Revised Standard Version RSV Translation Keys

The Revised Standard Version (RSV) is a comprehensive revision of the King James Version, the Revised Version of 1881-1885, and the American Standard Version of 1901, published in stages around the middle of the 20th century. It aims to present a literally accurate translation of the Bible in modern English. The panel of scholars who worked on the translation used the 17th edition of the Nestle-Aland Greek text for the New Testament, and the traditional Hebrew Masoretic Text for the Old Testament. However, they amended the Hebrew in a number of places. In the Book of Isaiah, they sometimes followed readings found in the then newly discovered Dead Sea Scrolls.
The RSV New Testament was published on February 11, 1946. In his presentation speech to the International Council of Religious Education, Luther Weigle, dean of the translation committee, explained that he wanted the RSV to supplement and not supplant the King James and American Standard Versions.

In 1950, the Council merged with the Federal Council of Churches to form the National Council of the Churches of Christ in the USA. The RSV copyright was assigned to the new Council’s Division of Christian Education.

After a thorough examination and about eighty changes to the New Testament text, the NCC authorized the RSV Bible for publication in 1951. St. Jerome’s Day, September 30, 1952, was selected as the day of publication, and on that day, the NCC sponsored a celebratory rally in Washington D.C., with representatives of the churches affiliated with it present. The very first copy of the RSV Bible to come off the press was presented by Weigle to President Harry S. Truman.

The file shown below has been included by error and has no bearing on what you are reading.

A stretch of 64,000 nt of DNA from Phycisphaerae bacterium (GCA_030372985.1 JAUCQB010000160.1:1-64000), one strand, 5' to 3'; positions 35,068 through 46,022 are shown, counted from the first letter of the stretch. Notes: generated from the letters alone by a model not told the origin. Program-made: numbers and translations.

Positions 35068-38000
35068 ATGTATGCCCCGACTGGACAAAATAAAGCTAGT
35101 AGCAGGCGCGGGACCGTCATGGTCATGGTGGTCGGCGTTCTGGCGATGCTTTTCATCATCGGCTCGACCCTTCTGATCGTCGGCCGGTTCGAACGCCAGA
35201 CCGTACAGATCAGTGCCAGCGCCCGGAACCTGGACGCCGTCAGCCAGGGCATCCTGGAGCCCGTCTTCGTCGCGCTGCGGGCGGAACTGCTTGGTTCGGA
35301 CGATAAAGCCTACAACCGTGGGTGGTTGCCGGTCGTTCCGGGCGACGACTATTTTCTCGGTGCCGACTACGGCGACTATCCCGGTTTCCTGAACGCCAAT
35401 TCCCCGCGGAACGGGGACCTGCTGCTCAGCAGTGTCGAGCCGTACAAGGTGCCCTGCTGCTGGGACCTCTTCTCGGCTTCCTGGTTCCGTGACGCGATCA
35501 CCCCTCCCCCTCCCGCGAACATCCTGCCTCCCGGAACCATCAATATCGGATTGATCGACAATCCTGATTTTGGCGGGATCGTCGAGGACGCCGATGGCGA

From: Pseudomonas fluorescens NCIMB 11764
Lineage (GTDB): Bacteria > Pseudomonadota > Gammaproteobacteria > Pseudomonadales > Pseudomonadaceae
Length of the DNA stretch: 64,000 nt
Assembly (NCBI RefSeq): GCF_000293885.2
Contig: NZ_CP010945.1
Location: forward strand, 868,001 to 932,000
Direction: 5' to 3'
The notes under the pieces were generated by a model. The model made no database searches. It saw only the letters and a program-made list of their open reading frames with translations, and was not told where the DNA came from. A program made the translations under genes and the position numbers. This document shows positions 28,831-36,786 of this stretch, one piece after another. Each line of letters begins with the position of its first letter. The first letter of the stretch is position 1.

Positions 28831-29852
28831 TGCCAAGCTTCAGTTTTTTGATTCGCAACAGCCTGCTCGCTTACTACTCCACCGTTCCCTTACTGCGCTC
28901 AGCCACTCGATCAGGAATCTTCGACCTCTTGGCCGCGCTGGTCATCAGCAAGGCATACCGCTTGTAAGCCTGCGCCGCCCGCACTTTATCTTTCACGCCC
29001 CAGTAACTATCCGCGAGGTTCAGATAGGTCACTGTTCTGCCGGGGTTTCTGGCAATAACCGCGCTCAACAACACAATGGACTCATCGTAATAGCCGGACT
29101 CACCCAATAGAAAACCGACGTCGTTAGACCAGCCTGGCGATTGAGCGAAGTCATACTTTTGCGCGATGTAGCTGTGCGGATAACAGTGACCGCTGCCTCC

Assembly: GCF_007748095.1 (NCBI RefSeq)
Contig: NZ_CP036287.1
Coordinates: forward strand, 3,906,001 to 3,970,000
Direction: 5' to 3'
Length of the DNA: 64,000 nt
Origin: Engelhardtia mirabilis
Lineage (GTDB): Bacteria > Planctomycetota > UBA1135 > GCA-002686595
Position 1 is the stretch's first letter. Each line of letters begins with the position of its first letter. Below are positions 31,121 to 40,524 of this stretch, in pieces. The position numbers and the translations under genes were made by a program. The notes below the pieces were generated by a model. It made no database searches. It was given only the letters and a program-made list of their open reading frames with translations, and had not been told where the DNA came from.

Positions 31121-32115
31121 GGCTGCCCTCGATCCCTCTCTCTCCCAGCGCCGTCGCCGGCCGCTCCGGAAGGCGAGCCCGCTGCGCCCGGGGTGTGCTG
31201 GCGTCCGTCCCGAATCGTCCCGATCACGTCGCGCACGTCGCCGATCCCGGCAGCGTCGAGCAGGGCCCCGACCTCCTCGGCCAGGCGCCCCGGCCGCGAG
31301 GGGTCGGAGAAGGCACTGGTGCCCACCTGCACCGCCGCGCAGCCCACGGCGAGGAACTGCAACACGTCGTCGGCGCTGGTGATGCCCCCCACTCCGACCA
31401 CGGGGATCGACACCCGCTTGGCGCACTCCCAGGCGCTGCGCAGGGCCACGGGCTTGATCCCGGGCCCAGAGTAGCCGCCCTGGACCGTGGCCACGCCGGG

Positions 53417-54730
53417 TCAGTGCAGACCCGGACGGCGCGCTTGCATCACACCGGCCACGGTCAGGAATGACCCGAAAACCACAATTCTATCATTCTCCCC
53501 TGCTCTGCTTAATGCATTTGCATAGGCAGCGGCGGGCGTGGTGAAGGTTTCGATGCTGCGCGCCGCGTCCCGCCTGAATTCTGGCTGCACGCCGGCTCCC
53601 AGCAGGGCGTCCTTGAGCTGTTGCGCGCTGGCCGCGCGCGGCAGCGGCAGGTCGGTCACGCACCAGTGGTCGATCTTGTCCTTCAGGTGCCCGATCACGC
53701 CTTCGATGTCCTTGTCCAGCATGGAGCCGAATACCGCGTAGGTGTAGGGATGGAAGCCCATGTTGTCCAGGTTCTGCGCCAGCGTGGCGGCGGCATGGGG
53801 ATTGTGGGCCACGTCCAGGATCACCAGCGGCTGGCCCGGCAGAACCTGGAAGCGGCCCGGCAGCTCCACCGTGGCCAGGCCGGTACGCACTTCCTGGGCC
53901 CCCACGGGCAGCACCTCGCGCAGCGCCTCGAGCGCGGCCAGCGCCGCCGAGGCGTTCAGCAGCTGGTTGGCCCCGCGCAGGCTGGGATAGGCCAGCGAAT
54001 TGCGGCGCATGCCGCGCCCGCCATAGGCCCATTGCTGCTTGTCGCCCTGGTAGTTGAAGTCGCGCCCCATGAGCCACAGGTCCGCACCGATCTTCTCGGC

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Asterisk  *: Other notes added at that time have been scrutinized and confirmation from Mr. Darby’s writings sought. Any notes which were judged to be of sufficient value to retain, but which could not be positively identified as being Mr. Darby’s (apart from those which are capable of easy verification by reference to a concordance) have been marked by an asterisk.


Italics Example: The transliteration of Hebrew and Greek letters in the notes has been retained as being more convenient to the English reader. Such words are printed in italics. The use of italics in the text indicates emphasis.


LXX: LXX in the footnotes refers to the Septuagint, the Greek version of the Old Testament.


Keri (קרי): Keri signifies the marginal note of the Massorites, indicating their idea of how the text should be read.


Chetiv: Chetiv is the Hebrew text as it is written. Cf. stands for ‘compare’; Lit. for ‘Literally’.


Square brackets [ ] in the text indicate

(a) words added to complete the sense in English similar to those shown in italics in the Authorised Version; or

(b), words as to which there are variations in the original manuscripts.

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